July 4, 2022 -

An Everlasting Invitation to Our Dear Ones – Rabbi Joshua Caruso at Passover Memorial Service

This post on “If Not Now, When?” the interactive blog of Anshe Chesed Fairmount Temple, is adapted from the Yizkor Memorial service sermon on Passover 5777 of Rabbi Joshua Caruso. We encourage you, if you wish, to share comments below, to share the link with others, or to post the sermon, titled “Extending an Everlasting Invitation to our Dear Ones” to social media and extend its teaching to others.

There is a reason Yizkor comes around four times a year (on the three pilgrimage festivals – Passover, Shavuot, and Sukkot, and on Yom Kippur) during the holidays and holy days. These are times when family gathers for time-honored traditions. We remember those days, like it was yesterday, when our spouse, parent, sibling, and our children sat with us to recite the blessings, hear the chants, and sing the songs. And sometimes the memories come vividly alive.

My dad wasn’t Jewish, but his words, his touch, his laugh, and even his platitudes remain palpably with me during these holy days. Indeed, I must tell you that his life is more than memory to me – it’s alive and well in my words and in my actions. His life is a piece of art, imperfectly so. I carry his canvas with me, and when I look at it I find something new each time. But it requires that I invite him to join me on this journey, and then I can feel it – feel him – and he is with me. I must, however, issue the invitation.

And that is what Yizkor is…an invitation for our loved one to join us in this life.

And perhaps the hardest days are the ones when we don’t say Yizkor. The random Tuesday or Thursday with nothing on the calendar but a blank canvas of loss. And the other days, the life cycle events (the graduation, the birthday, the baby naming, the bar or bat mitzvah, and of course the wedding), these days cut us deep, because our guest list is left undone; an RSVP has not been answered. And yet, we must extend the invitation for them to be a part of our lives.

The longtime comic, Don Rickles, recently died after a long life, but behind all of the wisecracking and insulting, was a person – like you and I – who felt the feelings, cried the tears, and carried the memories that one does to remember a loved one.

Rickles lost his father when he was in his late twenties, but he was very much connected to a community that supported him during those hard times, especially his cantor. Rickles really loved his cantor. On a recent interview on NPR, Rickles shared the following:

…my cantor, who was the man who I always – he had that – what we call a hazzan voice. It had a wailing sound that always chilled me, and I loved him for it. And so every time he sang, I really felt really emotional about him. He was very dear friends with my father, and my father passed away…kind of young, at 55. And he knew my father, as I said, very well.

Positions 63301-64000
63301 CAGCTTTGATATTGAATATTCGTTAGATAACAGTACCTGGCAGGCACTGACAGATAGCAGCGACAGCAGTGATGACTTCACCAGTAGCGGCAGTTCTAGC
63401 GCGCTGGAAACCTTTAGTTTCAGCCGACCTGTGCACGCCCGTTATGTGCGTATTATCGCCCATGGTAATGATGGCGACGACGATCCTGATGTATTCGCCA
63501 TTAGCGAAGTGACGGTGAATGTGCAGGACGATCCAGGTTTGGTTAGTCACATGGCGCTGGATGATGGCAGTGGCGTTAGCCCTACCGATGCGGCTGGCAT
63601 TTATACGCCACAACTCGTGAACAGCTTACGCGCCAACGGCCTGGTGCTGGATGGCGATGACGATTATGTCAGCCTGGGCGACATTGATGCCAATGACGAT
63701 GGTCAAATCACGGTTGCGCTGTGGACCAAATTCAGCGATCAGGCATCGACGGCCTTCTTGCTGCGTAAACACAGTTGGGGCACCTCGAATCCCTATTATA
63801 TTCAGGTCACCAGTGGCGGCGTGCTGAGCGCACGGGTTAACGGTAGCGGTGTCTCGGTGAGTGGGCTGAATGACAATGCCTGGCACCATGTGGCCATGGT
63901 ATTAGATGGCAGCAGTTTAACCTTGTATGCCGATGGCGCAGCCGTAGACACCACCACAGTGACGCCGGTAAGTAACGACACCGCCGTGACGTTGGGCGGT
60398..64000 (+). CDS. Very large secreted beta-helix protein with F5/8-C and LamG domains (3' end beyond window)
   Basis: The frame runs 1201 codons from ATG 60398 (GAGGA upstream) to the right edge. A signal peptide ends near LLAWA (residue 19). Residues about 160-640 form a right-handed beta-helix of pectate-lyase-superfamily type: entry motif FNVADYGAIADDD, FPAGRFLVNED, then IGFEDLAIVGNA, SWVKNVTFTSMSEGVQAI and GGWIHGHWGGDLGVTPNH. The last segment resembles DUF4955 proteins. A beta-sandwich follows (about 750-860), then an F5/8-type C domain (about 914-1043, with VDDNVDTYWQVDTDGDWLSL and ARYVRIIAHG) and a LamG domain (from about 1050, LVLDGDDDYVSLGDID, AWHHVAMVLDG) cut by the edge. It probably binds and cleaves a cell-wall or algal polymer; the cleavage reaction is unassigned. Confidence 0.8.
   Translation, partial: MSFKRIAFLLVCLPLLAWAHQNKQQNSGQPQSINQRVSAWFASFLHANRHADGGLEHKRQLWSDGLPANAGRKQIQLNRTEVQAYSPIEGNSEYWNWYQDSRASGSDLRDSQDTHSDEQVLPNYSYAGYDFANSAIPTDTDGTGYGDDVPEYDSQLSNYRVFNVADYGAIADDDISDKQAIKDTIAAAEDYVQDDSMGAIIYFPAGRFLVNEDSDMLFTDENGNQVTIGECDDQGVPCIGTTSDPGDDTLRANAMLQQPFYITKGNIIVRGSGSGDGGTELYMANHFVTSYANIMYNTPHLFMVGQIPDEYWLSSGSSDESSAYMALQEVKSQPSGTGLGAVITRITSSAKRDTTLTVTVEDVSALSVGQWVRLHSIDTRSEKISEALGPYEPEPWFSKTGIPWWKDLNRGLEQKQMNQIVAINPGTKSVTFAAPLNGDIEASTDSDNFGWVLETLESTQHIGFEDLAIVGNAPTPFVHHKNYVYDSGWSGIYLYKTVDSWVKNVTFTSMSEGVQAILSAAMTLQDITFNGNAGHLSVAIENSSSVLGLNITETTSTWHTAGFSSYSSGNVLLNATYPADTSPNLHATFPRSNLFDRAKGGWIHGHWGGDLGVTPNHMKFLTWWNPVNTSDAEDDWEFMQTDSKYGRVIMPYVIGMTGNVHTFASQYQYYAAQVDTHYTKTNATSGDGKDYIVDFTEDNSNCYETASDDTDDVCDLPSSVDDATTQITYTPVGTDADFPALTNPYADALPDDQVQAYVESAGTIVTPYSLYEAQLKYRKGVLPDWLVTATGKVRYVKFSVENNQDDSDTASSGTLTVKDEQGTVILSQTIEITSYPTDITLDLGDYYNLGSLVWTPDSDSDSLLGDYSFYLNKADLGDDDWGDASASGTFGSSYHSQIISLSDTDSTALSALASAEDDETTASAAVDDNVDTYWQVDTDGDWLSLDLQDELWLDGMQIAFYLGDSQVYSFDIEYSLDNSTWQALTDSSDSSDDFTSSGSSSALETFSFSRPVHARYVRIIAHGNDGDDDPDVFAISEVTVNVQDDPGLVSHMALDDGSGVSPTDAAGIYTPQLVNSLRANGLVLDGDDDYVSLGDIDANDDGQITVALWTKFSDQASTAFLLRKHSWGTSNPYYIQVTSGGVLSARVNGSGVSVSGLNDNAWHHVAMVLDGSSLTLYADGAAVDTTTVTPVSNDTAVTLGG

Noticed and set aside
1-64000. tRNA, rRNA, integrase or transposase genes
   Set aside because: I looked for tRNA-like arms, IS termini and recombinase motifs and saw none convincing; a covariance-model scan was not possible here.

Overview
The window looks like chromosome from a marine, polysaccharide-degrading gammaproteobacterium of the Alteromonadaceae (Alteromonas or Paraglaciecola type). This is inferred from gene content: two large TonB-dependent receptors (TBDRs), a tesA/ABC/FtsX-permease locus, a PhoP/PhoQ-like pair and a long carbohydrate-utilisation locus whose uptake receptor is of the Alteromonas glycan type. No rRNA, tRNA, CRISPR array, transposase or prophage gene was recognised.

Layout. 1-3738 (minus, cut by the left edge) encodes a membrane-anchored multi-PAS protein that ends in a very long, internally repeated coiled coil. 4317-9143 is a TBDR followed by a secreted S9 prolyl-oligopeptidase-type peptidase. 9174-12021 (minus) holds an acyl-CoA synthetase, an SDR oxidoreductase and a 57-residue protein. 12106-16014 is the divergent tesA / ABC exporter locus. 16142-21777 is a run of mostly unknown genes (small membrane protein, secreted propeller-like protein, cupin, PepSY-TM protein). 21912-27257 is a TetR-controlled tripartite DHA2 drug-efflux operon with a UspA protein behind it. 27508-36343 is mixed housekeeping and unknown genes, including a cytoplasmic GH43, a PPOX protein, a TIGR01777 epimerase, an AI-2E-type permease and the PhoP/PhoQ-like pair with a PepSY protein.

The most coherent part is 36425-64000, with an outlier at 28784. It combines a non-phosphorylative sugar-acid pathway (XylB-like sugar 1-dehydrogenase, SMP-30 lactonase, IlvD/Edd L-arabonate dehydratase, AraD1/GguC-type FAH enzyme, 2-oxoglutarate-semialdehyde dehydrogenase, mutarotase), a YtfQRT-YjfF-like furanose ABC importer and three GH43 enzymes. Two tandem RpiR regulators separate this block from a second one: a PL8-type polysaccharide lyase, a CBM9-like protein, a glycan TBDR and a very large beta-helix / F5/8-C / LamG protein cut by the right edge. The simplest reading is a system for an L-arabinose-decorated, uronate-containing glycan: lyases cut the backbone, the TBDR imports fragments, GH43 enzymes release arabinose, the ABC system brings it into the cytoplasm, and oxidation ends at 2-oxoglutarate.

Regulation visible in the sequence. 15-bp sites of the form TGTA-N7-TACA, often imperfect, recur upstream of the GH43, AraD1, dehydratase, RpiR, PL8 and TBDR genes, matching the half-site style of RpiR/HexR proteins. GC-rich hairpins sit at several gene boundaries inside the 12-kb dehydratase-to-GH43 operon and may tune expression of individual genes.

Rickles then proceeds to tell the story the day before his wedding, when he and his cousin were in the hotel. He received a surprising and unlikely call in the middle of the night…from his cantor.

And so we were in the hotel, and the phone rang. And it was the cantor. He said you and Allen, come on downstairs. I said Cantor, its 4 o’clock in the morning. He said, will you please come downstairs? And I came downstairs. He said, get in the car. I want to take you someplace…I knew him well. So I said, it must be important. And sure enough, we wound up at the cemetery where my father was. And he took off his suit jacket, put on a white shawl and a high, white cantor’s hat. And he sang “El malei rachamim,” which is a prayer for the dead and then said a special prayer inviting my father to the wedding.

Indeed, it is an old-time European tradition to visit the grave of a loved one just before one’s wedding, accompanied by the belief that part of the soul of the righteous Jew remains at the cemetery, hovering just above the gravestone. When we visit it is our way of recovering a little part of them. It is our way of saying that they are not forgotten, and that their memories and spirits inhabit our lives in seasons of joy and moments of challenge.

Rickles’ story about his cantor’s gesture speaks to this moment of Yizkor more than any other. Isn’t that what we want from those we’ve loved? To invite our dear ones to our holiday dinners, our weddings, our life cycle events, our Seders? Just like Elijah the Prophet we make a place for them; if not a place-setting, then a place in our hearts. We invite them to join us, to sit with us, to take our hand, and to sometimes walk us down the aisle.

At this time of Yizkor, let us extend that invitation. In this way, their memory does not end with the final words of the Kaddish.

Let us invite them to be an everlasting part of our lives.

L’olam Vaed…for ever and ever.